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Short Career of the \"Willing But Slow\"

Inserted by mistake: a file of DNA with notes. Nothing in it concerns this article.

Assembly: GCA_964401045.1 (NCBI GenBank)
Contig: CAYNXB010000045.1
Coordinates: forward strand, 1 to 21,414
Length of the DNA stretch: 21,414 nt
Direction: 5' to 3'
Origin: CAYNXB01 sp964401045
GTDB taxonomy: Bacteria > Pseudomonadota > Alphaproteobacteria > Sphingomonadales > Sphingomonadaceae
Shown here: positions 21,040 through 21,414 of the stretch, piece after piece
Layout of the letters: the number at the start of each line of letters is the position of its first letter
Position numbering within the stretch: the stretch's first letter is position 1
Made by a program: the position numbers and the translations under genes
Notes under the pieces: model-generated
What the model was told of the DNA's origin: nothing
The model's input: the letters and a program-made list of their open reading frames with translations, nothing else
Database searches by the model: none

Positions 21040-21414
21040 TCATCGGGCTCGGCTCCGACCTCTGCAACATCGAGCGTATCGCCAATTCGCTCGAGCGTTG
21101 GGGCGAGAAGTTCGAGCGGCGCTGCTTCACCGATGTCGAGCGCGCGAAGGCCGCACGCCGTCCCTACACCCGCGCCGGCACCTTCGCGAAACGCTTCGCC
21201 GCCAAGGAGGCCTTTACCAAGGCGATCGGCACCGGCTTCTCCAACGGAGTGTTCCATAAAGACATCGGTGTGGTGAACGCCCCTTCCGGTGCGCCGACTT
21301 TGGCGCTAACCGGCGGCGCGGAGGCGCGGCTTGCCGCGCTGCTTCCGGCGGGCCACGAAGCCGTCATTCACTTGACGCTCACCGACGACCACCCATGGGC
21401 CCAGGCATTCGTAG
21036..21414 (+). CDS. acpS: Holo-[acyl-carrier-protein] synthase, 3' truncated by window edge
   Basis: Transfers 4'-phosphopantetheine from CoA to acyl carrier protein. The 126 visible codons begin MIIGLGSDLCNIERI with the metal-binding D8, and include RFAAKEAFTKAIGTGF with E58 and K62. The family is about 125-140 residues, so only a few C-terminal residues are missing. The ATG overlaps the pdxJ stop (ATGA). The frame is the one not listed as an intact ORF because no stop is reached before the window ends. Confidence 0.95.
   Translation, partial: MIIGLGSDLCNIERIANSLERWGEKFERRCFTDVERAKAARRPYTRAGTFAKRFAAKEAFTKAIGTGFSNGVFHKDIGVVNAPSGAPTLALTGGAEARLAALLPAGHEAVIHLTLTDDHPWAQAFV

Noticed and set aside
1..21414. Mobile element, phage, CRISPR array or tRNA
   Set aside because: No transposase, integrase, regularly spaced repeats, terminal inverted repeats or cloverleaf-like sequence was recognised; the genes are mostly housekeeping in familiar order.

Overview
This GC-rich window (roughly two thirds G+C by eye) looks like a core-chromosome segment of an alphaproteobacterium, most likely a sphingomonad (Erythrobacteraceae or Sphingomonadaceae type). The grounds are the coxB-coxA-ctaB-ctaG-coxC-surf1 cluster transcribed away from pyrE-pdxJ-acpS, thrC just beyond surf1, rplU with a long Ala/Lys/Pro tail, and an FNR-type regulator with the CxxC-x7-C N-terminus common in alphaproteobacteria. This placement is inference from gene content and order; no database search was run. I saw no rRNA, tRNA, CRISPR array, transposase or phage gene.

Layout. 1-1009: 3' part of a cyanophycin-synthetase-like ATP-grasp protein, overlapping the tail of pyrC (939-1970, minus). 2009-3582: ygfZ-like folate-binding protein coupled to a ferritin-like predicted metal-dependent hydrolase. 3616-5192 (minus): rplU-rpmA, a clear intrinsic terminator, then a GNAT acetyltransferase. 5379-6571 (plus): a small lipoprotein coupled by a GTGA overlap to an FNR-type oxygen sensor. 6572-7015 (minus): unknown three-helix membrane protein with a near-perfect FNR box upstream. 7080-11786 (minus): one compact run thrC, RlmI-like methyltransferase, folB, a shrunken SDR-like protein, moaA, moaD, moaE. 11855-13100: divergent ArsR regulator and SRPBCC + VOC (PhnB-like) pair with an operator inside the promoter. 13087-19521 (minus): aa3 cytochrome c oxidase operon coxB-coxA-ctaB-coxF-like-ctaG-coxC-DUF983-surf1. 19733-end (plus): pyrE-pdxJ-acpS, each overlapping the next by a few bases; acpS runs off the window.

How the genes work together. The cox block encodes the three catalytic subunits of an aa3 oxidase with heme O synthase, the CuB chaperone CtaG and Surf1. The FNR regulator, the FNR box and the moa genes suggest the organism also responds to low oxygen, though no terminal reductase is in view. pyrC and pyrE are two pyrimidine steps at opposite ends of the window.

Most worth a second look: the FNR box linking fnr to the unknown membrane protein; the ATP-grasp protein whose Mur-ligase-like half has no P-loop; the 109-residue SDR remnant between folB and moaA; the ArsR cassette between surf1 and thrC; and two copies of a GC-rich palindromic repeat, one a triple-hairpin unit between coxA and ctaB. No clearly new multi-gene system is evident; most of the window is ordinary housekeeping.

Since its incorporation in 1888, the town of Southport's residents had hoped for rail service to aid in the establishment of their town as a coaling station and shipping terminal at the mouth of the Cape Fear River. In 1905, a charter that eventually failed was granted to the South Atlantic Terminal Company. By 1911, a new company, the Wilmington, Brunswick, and Southport Railroad had begun daily rail service between Wilmington and Southport, including a spur line with a trestle extension that allowed coal burning steamers to fill their bunkers with coal directly from the railroad cars. During World War I, soldiers returning on leave dubbed the W.B.&S. the \"Willing But Slow\" due to its slow progress in returning them to their homes in Wilmington.
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